Multiple Sclerosis: Symptoms And Alternative Treatments - Multiple Sclerosis, commonly referred to as MS, is an inflammatory disease that affects the nerve cells in the spine and the brain. Due to this the brain and the spine are unable to communicate with each other. People with MS show a large spectrum of symptoms ranging from neural symptoms to cognitive symptoms to physical symptoms.
Multiple Sclerosis: Symptoms And Alternative Treatments
By Jeff Warner
May 4, 2011 - 1:47:38 AM
Multiple Sclerosis, commonly referred to as MS, is an inflammatory disease that affects the nerve cells in the spine and the brain. Due to this the brain and the spine are unable to communicate with each other. People with MS show a large spectrum of symptoms ranging from neural symptoms to cognitive symptoms to physical symptoms. MS is caused because the immune system of the body attacks and reduces the myelin sheath which is a layer of fat protecting the nerve cell; therefore the nerve cells are unable to transmit messages.
Multiple Sclerosis: Signs and Symptoms
MS manifests differently in different people, following are the most common symptoms of MS:
Ataxia: Lack of muscle coordination and balance, difficulty in moving.
Inconsistent Bladder and Bowel movements or control
Cognitive difficulties and Memory problems
Muscle spasms, stiffness and weakness
Pain (acute and chronic)
Emotional symptoms like depression and mood swings
Involuntary eye movement
Double vision: seeing two of the same thing
Optic Nerve inflammation
Hypoesthesia: a reduction of the sense of touch and a partial loss of sensitivity
Paresthesia: tingling, pricking or numbness of the skin, very much like the feeling of 'pins and needles'
There are also some symptoms that are very uncommon, but have been known to be associated with MS:
Aphasia, impairment of speech and comprehension of speech
<>bMultiple Sclerosis: Alternative Treatments
Though it may seem otherwise, MS is a controllable disease, given that the right treatment is administered. Traditionally MS is treated with strong prescription drugs. But recent studies have shown that certain alternative treatments are also available, to be used in conjunction with the prescription drugs. Not only do these methods help in the treatment of MS, they also help in managing the side effects of the prescription drugs.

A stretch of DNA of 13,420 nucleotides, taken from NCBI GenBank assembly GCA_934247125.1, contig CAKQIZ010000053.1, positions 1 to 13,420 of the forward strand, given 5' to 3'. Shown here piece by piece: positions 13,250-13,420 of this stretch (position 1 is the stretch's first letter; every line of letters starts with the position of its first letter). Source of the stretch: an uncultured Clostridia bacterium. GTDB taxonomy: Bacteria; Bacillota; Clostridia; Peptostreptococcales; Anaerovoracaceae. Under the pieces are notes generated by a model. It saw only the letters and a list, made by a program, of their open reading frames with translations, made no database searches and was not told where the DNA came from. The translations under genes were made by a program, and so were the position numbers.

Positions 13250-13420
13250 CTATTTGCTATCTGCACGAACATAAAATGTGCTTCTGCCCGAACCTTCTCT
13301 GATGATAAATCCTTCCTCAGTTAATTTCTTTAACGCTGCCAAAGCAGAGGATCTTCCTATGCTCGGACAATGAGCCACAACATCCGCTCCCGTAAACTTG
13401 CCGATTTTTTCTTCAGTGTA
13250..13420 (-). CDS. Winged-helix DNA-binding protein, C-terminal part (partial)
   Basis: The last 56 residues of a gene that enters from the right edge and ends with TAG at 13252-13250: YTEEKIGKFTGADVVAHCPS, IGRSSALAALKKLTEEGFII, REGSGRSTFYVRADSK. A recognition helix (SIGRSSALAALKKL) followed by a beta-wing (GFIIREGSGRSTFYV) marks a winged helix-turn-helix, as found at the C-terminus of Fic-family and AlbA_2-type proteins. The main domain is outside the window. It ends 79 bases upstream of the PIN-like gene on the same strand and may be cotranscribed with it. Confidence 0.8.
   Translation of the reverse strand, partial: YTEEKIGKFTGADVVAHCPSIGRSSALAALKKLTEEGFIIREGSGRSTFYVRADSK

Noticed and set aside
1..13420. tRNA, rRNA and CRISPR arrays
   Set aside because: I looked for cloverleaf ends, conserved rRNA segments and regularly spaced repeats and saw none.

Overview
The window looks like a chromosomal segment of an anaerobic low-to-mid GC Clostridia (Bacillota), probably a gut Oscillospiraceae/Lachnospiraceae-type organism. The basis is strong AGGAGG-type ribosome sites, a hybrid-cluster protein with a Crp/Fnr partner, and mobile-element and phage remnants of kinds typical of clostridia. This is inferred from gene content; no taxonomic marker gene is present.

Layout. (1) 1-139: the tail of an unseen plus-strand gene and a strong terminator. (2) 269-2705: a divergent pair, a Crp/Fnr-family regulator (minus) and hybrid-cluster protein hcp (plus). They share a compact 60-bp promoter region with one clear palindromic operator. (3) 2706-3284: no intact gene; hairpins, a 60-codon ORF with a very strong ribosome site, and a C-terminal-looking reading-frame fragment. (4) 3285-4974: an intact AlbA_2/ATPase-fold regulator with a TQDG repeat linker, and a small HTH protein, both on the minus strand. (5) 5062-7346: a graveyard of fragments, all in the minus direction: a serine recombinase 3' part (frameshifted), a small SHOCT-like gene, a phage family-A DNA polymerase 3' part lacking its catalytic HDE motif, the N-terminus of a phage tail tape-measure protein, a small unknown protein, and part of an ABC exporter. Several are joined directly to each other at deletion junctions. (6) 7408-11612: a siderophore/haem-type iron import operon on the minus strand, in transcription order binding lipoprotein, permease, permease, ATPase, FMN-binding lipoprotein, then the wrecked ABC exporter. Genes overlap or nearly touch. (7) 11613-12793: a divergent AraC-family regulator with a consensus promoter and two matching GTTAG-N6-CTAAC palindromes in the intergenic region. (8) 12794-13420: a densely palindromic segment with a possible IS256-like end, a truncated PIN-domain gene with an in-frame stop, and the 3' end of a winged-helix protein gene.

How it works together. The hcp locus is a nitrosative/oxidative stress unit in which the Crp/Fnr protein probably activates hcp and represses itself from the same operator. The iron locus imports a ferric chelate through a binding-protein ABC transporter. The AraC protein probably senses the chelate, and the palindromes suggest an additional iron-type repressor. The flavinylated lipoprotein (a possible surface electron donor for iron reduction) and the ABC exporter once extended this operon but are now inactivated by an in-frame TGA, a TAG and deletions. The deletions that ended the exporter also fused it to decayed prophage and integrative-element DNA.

Vitamin D: Like all autoimmune disease, vitamin D is an essential part of the treatment of MS. A blood test will reveal the amount of Vitamin D present in the body, ideally it should be about 70-90mg/ml. Since sun rays are the richest source of Vitamin D, exposing one's skin to direct sunlight, is the best way to increase the levels of Vitamin D. If that is not possible, a safe tanning bed is also a good option.
Essential fat intake: Essential fats such as Omega 3s help in the alleviation of the symptoms of MS. Ordinarily found in krill or fish oil, omega 3s is a rich source of essential fats. For vegetarians, flax seeds and chia seeds are recommended, as they are also a good source of essential fats.
Eliminate Sugar: as far as possible, sugar should be avoided. Reducing the consumption of processed foods is a good way to not only cut down the sugar level in the diet but also the level of damaging fats consumed by the patient.
Raw Food: Raw, natural, unprocessed and uncooked food is a very healthy option for dealing with MS. This includes vegetables, fruits, eggs and highly quality organic meats.
Apart from these steps, studies have shown that often mercury detoxification also helps, not only in the treatment of but also reducing the risk of MS. Commonly found in fish, and believe it or not, in dental fillings, mercury is a known neuro-toxin. So, next time the doctor offers to put in a 'silver' filling, say no!
While these treatments are known to work in most patients, it is still not advisable to rely completely upon them to treat MS. The use of prescription is still the best course of action, though these treatments may be used to supplement the drug therapy.
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